SAG mill product feeds two parallel ball mills of 6.6m11.1m (internal diameterlength), each with a 9.7MW twin pinion drive. The ball mills are operated at a ball charge volume of 3032% and 78.5% critical speed. The SAG mill trommel undersize is combined with the ball mills discharge and pumped to two parallel packs (clusters) of twelve 660mm diameter cyclones. The cyclone underflow from each line reports to a ball mill, while the cyclone overflow is directed to the flotation circuit. The designed ball milling circuit product is 80% passing 150m.
Several large tonnage copper porphyry plants in Chile use an open-circuit SAG configuration where the pebble crusher product is directed to the ball mills (SABC-B circuit). The original grinding circuit at Los Bronces is an example: the pebbles generated in the two SAG mills are crushed in a satellite pebble crushing plant, and then are conveyed to the three ball mills (Mogla and Grunwald, 2008).
Hydrocyclones have come to dominate classification when dealing with fine particle sizes in closed grinding circuits (<200m). However, recent developments in screen technology (Chapter 8) have renewed interest in using screens in grinding circuits. Screens separate on the basis of size and are not directly influenced by the density spread in the feed minerals. This can be an advantage. Screens also do not have a bypass fraction, and as Example 9.2 has shown, bypass can be quite large (over 30% in that case). Figure 9.8 shows an example of the difference in partition curve for cyclones and screens. The data is from the El Brocal concentrator in Peru with evaluations before and after the hydrocyclones were replaced with a Derrick Stack Sizer (see Chapter 8) in the grinding circuit (Dndar et al., 2014). Consistent with expectation, compared to the cyclone the screen had a sharper separation (slope of curve is higher) and little bypass. An increase in grinding circuit capacity was reported due to higher breakage rates after implementing the screen. This was attributed to the elimination of the bypass, reducing the amount of fine material sent back to the grinding mills which tends to cushion particleparticle impacts.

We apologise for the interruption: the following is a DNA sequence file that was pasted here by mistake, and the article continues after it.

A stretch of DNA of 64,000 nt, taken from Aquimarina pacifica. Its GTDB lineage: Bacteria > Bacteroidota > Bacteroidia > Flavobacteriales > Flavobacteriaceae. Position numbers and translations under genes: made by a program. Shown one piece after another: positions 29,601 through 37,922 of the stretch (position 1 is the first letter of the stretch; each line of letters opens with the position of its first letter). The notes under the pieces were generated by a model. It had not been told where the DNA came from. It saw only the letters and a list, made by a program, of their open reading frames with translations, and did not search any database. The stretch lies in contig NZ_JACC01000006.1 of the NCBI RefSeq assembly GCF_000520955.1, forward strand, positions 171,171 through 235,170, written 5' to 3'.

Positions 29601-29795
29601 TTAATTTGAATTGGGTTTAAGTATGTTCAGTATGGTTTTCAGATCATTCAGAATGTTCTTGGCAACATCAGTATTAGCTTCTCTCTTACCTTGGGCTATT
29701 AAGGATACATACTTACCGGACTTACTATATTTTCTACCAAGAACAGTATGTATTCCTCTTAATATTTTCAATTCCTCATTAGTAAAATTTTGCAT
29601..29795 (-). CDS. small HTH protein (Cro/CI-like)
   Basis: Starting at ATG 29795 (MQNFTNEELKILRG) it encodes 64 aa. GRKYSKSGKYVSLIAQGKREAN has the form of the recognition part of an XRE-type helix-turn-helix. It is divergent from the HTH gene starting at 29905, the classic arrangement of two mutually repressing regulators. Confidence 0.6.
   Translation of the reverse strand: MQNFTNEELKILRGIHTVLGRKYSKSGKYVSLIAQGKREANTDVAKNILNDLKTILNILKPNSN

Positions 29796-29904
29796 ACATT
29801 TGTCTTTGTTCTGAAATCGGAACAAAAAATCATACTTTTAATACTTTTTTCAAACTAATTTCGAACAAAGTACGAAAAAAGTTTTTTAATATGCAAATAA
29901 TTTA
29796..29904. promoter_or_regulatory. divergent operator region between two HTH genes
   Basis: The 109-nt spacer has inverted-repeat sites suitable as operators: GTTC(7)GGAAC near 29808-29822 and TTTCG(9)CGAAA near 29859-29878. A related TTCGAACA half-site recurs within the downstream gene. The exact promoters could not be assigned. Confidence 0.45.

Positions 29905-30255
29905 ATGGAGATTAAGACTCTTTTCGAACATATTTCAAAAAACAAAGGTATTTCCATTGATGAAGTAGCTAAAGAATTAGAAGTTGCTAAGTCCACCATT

Circulation of material occurs in several parts of a mineral processing flowsheet, in grinding and flotation circuits, for example, as well as the crushing stage. In the present context, the circulating load (C) is the mass of coarse material returned from the screen to the crusher relative to the circuit final product (or fresh feed to the circuit), often quoted as a percentage. Figure 8.2 shows two closed circuit arrangements. Circuit (a) was considered in Chapter 6 (Example 6.1), and circuit (b) is an alternative. The symbols have the same meaning as before. The relationship of circulating load to screen efficiency for circuit (a) was derived in Example 6.1, namely (where all factors are as fractions):
The circulating load as a function of screen efficiency for the two circuits is shown in Figure 8.3. The circulating load increases with decreasing screen efficiency and as crusher product coarsens (f or r decreases), which is related to the crusher set (specifically the closed side setting, c.s.s.). For circuit (a) C also increases as the fresh feed coarsens (n decreases), which is likely coming from another crusher. In this manner, the circulating load can be related to crusher settings.